The US government just answered automakers’ prayers.
The dream of autonomous cars crisscrossing American roads just got a huge boost from the Obama Administration.
Secretary of Transportation Anthony Foxx announced Thursday that the US government plans to invest nearly $4 billion over the next 10 years to help "accelerate the development of safe vehicle automation through real-world pilot projects." This money will be included as part of the fiscal 2017 budget that the White House will release in February.
The government hopes to use the first six months of 2016 to create a nationwide framework for the "safe development and operation" of autonomous vehicles. And these aren't half-hearted "autonomous" vehicles that depend upon a human driver being behind the wheel. Rather, the government will work to ensure that "fully autonomous vehicles, including those designed without a human driver in mind, are deployable in large numbers when they are demonstrated to provide an equivalent or higher level of safety than is now available."
Creating a single, unified set of national safety standards should help streamline the development of autonomous cars. After all, it was only a few months ago when the CEO of Volvo said that his company could not conduct "credible" autonomous car tests given the separate standards in place in different states.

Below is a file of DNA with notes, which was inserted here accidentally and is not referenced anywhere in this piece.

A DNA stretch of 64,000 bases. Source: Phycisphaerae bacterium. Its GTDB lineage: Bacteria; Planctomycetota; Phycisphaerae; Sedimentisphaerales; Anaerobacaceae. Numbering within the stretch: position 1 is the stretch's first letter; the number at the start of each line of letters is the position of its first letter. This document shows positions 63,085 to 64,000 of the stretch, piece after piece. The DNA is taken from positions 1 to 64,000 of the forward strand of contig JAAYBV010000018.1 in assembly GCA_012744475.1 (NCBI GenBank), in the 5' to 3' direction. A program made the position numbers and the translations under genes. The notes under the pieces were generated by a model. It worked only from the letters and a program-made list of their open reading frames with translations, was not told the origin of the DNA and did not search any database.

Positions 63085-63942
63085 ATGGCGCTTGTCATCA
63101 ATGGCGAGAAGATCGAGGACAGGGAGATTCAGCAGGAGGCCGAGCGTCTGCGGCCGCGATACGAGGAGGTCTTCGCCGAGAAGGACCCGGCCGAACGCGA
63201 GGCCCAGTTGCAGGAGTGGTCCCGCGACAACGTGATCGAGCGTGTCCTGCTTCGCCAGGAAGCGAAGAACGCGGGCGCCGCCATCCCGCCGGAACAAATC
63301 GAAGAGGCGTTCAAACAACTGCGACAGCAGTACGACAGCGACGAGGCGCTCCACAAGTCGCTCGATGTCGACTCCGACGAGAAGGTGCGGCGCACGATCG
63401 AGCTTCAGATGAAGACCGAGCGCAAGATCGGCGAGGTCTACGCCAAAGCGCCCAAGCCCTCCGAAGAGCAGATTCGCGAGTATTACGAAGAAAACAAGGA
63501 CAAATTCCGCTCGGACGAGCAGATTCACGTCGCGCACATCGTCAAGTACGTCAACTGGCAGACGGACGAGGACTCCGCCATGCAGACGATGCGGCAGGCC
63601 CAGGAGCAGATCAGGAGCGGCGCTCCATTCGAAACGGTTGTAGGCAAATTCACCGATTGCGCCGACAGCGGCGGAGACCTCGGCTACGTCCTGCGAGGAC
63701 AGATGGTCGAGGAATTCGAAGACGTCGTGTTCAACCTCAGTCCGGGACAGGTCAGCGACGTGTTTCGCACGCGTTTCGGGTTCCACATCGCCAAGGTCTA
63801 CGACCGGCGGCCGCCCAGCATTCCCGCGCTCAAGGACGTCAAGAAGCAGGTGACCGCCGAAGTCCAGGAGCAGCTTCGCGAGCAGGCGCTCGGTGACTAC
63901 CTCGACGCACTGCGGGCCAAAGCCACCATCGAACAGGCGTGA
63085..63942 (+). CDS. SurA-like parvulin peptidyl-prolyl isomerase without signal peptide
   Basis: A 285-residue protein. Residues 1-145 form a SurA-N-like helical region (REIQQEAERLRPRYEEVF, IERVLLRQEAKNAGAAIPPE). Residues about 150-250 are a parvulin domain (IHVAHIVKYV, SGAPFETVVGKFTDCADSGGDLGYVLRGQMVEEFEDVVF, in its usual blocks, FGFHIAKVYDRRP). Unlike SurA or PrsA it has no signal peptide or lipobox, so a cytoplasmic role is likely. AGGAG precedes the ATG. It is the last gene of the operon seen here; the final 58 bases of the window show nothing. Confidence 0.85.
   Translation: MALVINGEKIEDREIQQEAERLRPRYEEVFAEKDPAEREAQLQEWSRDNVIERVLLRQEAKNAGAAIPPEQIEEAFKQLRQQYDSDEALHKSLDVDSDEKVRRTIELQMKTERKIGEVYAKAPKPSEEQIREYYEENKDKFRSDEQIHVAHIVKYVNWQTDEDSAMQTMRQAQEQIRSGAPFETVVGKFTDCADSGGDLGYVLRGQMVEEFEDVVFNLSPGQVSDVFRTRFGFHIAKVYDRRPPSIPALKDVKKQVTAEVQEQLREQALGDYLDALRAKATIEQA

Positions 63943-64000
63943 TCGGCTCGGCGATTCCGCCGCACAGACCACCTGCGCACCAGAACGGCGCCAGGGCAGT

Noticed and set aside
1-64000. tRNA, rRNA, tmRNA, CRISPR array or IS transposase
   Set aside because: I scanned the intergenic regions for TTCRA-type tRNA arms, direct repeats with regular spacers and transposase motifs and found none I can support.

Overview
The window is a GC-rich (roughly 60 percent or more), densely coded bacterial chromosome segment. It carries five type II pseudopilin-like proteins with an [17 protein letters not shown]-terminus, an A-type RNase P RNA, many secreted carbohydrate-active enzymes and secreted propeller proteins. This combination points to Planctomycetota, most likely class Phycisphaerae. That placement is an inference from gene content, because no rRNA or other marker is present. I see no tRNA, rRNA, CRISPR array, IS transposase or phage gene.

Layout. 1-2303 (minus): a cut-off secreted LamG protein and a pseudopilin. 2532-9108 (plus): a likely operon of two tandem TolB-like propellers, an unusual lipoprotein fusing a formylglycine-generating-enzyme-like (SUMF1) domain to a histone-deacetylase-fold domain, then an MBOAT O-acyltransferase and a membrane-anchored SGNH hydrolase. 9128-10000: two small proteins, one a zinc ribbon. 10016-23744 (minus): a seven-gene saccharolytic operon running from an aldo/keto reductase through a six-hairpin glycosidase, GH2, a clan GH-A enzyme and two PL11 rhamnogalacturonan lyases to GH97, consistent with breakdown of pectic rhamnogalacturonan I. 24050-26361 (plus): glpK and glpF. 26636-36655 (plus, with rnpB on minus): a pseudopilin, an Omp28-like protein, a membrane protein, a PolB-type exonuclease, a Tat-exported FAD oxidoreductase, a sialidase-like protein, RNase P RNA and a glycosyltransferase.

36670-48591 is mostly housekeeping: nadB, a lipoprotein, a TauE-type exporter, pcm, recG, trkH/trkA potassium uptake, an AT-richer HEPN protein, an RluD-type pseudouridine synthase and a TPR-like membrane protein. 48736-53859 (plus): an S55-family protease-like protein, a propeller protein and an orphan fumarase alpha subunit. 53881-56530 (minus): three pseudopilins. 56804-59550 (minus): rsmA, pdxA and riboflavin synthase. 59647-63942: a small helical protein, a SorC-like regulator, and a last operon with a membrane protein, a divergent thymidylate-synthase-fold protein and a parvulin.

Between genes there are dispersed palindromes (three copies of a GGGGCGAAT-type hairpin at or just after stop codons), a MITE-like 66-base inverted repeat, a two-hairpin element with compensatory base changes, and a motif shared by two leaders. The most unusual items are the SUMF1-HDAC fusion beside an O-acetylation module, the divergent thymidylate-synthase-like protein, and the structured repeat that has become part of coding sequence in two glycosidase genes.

Of course, companies like Google and Ford are already deep into development of autonomous driving technology. Mercedes told me at CES in Las Vegas last week that it expects to have the technology ready by 2020, while Google told Steven Levy's Backchannel that it, too, may have the technology ready by 2020.
One thing that's missing from this discussion, however, is to the degree that people are actually comfortable with the idea of autonomous cars being on the road. Jan Dawson, chief analyst at Jackdaw Research, said in a research note published earlier today that drivers, at least initially, may be more comfortable with more limited forms of autonomy (where drivers' input is still necessary) than full-on driverless cars. "The bar for developing trust is not merely driving safely, but in such a way the occupants of the vehicle feel safe," he said. "Gaining user trust is going to be a long game [that] companies can't short circuit."